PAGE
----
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Dicamba Proves to be a Hot Topic in Arkansas


A public hearing on proposed dicamba regulations on Feb. 20 looks like it will be a lively one based on the number of comments the Arkansas Agriculture Department has received so far.

Since opening up the comment process in early January, Bob Midles, the director of marketing and communications for the agriculture department, says they have “received approximately 375 comments through the online submission process.”

Comment submission started on Jan. 7 and will continue through Feb. 5.

Those 375 comments came in the first two weeks and there’s more but, “we have not tabulated submissions received by mail or email,” Midles says.

The hearing will start at 9 a.m., at the Embassy Suites, 11301 Financial Centre Parkway, Little Rock. Comments can also be made in person at the public hearing.

Midles says, since pre-registration isn’t needed for a public hearing, “we don’t have any expectation on the size of crowd” that will be there.

Dicamba has been a hot topic in Arkansas, and across the Midwest where soybeans are grown. The herbicide also has some use for cotton farmers as well.

Dicamba usage grew in 2016 and controversy soon bloomed. The herbicide, when used in conjunction with dicamba-resistant soybeans, killed unwanted weeds, most notably pigweed.

The problem was that the spray drifted into other fields and killed those crops that weren’t resistant to the herbicide.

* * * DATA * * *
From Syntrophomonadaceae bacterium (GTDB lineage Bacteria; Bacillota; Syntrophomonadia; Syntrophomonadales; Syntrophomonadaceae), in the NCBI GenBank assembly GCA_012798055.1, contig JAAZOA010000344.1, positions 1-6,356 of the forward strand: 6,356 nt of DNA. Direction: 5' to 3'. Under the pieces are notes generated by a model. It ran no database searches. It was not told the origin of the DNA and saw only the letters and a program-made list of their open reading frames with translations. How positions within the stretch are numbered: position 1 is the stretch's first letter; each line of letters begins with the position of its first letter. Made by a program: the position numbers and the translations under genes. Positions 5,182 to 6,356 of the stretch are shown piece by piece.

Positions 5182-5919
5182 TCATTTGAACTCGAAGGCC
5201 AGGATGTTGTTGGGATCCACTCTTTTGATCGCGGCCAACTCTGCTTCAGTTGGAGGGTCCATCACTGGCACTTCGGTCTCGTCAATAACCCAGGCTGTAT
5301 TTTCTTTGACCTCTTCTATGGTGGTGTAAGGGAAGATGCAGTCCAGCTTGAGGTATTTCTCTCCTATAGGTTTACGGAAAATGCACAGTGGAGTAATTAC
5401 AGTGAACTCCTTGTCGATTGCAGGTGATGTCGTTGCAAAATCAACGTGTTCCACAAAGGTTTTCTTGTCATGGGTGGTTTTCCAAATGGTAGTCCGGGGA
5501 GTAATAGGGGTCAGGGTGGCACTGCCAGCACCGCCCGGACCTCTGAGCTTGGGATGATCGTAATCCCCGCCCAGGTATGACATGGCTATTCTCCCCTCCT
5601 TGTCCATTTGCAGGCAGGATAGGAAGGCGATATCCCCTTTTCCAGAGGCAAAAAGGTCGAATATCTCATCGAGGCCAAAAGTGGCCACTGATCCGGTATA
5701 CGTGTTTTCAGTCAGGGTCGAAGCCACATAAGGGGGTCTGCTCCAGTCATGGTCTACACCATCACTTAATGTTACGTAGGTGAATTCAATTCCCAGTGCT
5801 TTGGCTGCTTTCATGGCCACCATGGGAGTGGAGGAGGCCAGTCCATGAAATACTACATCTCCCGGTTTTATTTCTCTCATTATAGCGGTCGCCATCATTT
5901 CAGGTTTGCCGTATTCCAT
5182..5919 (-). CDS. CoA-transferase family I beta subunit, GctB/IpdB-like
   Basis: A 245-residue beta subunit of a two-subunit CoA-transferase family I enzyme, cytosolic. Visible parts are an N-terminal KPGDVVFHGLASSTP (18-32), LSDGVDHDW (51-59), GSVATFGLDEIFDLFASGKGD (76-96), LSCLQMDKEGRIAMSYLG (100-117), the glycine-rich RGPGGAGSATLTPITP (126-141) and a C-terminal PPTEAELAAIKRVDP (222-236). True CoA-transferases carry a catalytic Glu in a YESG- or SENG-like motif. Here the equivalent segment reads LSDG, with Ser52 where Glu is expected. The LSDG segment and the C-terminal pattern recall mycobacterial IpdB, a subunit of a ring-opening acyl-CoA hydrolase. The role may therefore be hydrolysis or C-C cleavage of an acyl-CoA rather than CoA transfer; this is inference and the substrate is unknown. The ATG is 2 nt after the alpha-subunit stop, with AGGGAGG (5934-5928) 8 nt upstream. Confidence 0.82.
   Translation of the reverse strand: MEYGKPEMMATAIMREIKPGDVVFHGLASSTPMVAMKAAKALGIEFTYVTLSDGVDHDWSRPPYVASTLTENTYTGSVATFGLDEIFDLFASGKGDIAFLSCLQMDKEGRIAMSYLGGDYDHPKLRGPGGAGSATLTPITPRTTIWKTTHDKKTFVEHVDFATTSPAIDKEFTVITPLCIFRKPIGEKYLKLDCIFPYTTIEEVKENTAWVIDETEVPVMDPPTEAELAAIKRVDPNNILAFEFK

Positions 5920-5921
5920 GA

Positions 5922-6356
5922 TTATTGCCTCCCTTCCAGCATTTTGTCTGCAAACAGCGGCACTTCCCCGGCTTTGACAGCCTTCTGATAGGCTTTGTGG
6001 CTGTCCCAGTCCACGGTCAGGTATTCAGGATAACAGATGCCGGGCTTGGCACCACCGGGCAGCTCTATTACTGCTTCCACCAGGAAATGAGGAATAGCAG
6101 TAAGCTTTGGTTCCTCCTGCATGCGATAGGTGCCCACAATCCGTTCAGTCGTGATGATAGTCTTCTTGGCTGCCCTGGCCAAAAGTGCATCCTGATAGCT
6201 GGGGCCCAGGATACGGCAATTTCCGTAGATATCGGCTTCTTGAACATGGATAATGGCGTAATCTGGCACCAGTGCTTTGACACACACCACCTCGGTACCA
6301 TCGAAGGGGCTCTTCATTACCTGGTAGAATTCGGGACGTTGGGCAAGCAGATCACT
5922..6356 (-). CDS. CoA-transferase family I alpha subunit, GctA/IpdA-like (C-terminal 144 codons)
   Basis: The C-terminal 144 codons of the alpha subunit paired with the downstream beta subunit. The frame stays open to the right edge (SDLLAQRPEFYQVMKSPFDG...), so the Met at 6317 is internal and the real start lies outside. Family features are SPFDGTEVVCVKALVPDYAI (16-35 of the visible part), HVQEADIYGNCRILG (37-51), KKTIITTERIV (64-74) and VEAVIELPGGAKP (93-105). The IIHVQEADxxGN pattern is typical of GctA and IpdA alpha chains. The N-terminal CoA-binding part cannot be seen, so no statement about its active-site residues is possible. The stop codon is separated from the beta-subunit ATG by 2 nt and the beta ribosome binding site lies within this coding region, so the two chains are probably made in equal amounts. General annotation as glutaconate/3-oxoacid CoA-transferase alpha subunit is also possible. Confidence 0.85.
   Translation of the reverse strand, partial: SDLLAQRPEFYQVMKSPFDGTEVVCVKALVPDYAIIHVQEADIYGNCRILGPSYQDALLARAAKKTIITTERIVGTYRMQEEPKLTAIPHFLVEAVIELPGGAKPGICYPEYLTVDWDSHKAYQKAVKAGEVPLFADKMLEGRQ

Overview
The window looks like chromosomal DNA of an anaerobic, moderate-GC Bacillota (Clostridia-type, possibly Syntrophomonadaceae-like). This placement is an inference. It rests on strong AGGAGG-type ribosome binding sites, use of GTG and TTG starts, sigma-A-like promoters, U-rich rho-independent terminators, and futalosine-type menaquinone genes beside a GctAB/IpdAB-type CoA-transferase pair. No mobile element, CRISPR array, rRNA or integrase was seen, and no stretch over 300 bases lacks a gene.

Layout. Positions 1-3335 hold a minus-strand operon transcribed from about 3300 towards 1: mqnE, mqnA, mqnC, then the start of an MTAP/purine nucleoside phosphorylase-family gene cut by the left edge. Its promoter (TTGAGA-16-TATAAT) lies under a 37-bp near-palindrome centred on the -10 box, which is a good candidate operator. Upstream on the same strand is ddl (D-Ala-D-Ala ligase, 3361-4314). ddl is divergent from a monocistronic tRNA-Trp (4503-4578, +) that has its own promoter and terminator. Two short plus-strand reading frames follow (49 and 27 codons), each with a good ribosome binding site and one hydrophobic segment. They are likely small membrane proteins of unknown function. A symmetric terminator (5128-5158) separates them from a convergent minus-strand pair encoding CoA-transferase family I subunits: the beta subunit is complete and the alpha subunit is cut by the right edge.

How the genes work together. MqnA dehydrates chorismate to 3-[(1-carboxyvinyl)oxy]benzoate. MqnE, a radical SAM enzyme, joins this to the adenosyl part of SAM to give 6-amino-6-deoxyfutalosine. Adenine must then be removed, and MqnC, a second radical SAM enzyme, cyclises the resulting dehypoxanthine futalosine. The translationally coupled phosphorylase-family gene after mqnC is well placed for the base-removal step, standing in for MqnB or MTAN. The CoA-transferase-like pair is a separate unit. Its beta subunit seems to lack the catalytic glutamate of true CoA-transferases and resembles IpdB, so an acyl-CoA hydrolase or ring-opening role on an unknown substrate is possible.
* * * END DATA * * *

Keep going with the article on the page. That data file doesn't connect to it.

It was dicamba drift that led to the murder of Monette farmer Mike Wallace, after an altercation with Allan Jones, of Arbyrd, Mo. Jones was later found guilty of homicide and sentenced to 24 years in prison.

The state’s Plant Board, approved draft regulations for dicamba use at its Dec. 6 meeting and those regulations will be the ones heard at the public hearing.

These rules would regulate when dicamba could be used. For dicamba usage taking place between April 16 and May 20, it will be subject to a one-mile buffer zone around research stations, organic crops, specialty crops, non-tolerant dicamba crops and other sensitive crops and will also include a restriction on mixing glyphosate with dicamba.

The regulations would also limit dicamba use between May 21 through Oct. 31.

Midles laid out a timeline dicamba regulation after the public hearing.

“After considering all public comments, the Arkansas State Plant board will vote on the proposed regulation,” Midles says. “If passed, the Plant Board submits the approved rule to the Joint Budget Committee’s Administrative Rule and Regulation Review Subcommittee for review.”

Midles also notes that, “If the proposed regulation is not approved by the Plant Board, the current rule on dicamba use in the state is still in effect.”

Comments can still be mailed to:  Attn: Pesticide Division, Arkansas State Plant Board, P.O. Box 1069, Little Rock, AR 72203 or made online at

READ MORE: Public Comment Period and Hearing Set for Dicamba Usage

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